Install NUC image in laptop? Better performance than HA supervised?

Hello, so far I have HA supervised, in a i5 laptop (8gb RAM), using lubuntu 20.04 and docker.
I only use that laptop for Home Assistant, nothing else.
I’m about to buy a new SSD.

So, I would like to ask 2 questions:

  1. Is it possible to install the NUC image in a laptop? Do I need to do something different than just flash the image on the new SSD? (I have an external USB adapter for HD).

  2. As far as I understand I won’t be able to use anything else than Home Assistant, I mean, no Lubuntu or anything else (as I said I don’t really care)… Will the performance be better if I use the image instead Linux + Docker + Home assistant? Right now I feel HA a bit slow, specially on live cameras.

Thanks for your help!

  1. Maybe. It all depends on your hardware. I tried burning the image onto an SSD for two different computers. One install worked, one failed (network card was not recognised). For the failed pc running supervised instead of home assistant OS did work.

  2. If having access to run things not available as addons is important or for hardware compatibility you should go supervised. Try the image, if it works let us know if you notice any improvement. I suspect (guess) it won’t be much if noticeable at all. If the image does not work the recommended os for supervised installs is Debian.

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I like your anwser, I will first try to burn the image, the NUC one I guess (not a raspberry image).
If not, I’ll install the fastest/lightest Debian flavour (xfce maybe?)

Yes to the NUC image.

I have no idea about Debian distros.

Better install a Debian without GUI. It makes no sense to have a GUI for running HA.

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Only if the OP will never run anything other than HA. I know they said that’s the plan now but they might change their mind later. Then having a desktop will come in handy.

I run a Kodi server on the same NUC I use for HA and the desktop is necessity for running that.

I don’t think the desktop hurts performance at all if that’s the concern and it follows the adage “better to have it and not need it than to need it and not have it”. :wink:

Yes and you can always add a desktop later.

As the man said, install debian server. If you want a desktop for some obscure reason, then that is what apt is for.

It can do, the Raspbian desktop has a memory leak. I realise this is not really relevant to Debian, just pointing out that the leaner you run a system the less likely you are to have issues.

Well It looks like when I use the NUC image it doesn’t even boot.
So for now I will go on with Linux + Docker + HA supervised.
At least its faster with a SSD

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Go Debian.

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I’d really like more Info about running the NUC image on a laptop. You mentioned it working on one of the two system you attempted it on. Can you list any specifics like make model? Not sure what will happen after I burn the image to the ssd and try to boot the laptop. Bootloader or what not.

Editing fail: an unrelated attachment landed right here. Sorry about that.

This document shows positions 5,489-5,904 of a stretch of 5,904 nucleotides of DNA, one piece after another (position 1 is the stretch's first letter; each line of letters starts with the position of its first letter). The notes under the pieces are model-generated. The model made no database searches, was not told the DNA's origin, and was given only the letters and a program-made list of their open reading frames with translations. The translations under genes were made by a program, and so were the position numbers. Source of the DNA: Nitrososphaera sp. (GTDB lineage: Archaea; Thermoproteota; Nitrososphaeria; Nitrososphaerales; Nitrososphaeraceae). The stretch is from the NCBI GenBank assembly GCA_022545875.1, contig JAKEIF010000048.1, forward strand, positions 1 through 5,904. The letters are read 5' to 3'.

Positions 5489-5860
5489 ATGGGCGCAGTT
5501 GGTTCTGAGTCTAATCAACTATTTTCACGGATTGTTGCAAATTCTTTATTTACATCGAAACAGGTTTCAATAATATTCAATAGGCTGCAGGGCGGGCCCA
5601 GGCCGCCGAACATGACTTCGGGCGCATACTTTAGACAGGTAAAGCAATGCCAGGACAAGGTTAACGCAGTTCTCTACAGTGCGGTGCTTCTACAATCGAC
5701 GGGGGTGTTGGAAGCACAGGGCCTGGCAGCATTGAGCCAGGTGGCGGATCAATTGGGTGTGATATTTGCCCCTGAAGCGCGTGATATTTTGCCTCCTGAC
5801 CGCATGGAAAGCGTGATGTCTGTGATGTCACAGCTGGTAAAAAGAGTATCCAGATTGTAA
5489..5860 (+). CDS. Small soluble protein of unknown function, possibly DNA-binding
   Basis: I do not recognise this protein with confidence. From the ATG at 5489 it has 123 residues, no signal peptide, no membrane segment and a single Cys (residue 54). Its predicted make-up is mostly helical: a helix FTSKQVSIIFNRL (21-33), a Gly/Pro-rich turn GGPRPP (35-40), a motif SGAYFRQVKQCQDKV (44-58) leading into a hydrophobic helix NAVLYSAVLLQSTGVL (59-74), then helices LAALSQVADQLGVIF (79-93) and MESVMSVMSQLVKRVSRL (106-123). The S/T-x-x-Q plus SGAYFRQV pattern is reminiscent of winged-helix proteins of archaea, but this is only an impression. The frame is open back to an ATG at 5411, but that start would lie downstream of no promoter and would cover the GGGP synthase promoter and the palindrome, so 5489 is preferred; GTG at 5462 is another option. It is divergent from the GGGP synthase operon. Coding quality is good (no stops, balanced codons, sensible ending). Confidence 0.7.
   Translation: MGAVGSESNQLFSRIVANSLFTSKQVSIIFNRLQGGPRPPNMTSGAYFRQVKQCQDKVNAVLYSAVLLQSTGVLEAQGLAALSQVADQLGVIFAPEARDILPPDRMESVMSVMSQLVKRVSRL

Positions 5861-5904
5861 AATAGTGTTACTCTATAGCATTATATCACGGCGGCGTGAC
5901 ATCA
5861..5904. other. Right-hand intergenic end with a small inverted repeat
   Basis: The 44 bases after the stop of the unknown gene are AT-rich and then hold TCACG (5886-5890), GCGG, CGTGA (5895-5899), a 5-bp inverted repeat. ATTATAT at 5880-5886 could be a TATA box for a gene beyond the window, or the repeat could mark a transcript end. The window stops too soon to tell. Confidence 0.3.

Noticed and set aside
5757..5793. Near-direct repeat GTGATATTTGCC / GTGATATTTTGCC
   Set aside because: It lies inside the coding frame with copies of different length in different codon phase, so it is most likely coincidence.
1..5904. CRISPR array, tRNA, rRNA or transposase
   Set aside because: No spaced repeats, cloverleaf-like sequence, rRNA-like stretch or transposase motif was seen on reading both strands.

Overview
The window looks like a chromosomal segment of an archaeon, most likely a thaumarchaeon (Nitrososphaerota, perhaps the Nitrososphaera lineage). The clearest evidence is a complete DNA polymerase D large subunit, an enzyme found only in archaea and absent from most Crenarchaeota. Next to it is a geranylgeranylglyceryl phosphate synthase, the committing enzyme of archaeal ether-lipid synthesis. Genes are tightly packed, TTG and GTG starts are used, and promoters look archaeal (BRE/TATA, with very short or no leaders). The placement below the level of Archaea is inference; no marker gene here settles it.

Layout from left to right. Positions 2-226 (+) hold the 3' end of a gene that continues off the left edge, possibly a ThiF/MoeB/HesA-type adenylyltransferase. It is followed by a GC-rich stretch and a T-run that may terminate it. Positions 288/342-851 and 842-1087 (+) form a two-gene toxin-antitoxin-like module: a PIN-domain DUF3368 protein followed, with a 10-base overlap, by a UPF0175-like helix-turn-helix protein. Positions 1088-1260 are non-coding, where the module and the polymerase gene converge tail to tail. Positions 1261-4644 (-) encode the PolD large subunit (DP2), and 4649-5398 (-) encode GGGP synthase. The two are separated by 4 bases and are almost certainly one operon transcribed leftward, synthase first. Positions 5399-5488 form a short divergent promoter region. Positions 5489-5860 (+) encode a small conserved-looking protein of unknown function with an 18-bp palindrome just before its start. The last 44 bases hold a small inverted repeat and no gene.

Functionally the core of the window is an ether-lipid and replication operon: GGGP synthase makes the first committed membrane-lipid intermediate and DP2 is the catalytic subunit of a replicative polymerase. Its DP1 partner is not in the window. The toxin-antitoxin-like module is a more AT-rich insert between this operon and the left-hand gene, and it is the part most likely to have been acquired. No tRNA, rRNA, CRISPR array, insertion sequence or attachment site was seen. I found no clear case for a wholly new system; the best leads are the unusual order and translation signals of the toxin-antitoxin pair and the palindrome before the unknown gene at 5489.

Sorry, I’m travelling at the moment and don’t have the details. All I can remember is that it was an i5 CPU.

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The whole concept of the NUC is that it is a very small (constrained) set of hardware that allows for an image to be written targetted for that hardware. Generally for Windows :nauseated_face: . (anything that keeps the general windows bloat down makes for a lower required performance envelope and thus better performance out of the small sizes required for a NUC (I know that there are ‘some’ smaller PC’s) The point is it’s fairly easy to target such a platform (a bit like the Raspberry Pi in that it’s a monoculture environment (and why there were a LOT of miss-steps when the Pi4 came out that used a different boot and some different hardware).
It makes some sense why some laptop manufactures adopted the same sorts of harware to fit in a small thermal envelope environment (which is probably why Tom managed with one of his - But I’d say he was damned lucky ! :smiley: )
The benefits of a laptop are : -

  1. Built in UPS (but sometimes the battery is so old you’ll only get 2 or 3 minutes from it (I had one like that) )
  2. You have the hardware lying around, why not re-use it ?

The above is often enough for people to go that route but be prepared for it to fail and that you will HAVE to install Debian (going any other route is asking for trouble as over the last 4 years we have seen hardware/OS restictions for HA getting tighter and tighter (for officially supported systems).
This is mainly (I think anyway) so the Devs can restrict their testing of new releases to a smaller pool of harware/OS’s. Which makes a lot of sense and I can’t argue against it.

kanga_who (referenced above) does excellent guides and keeps them as up to date as possible.

Good Luck

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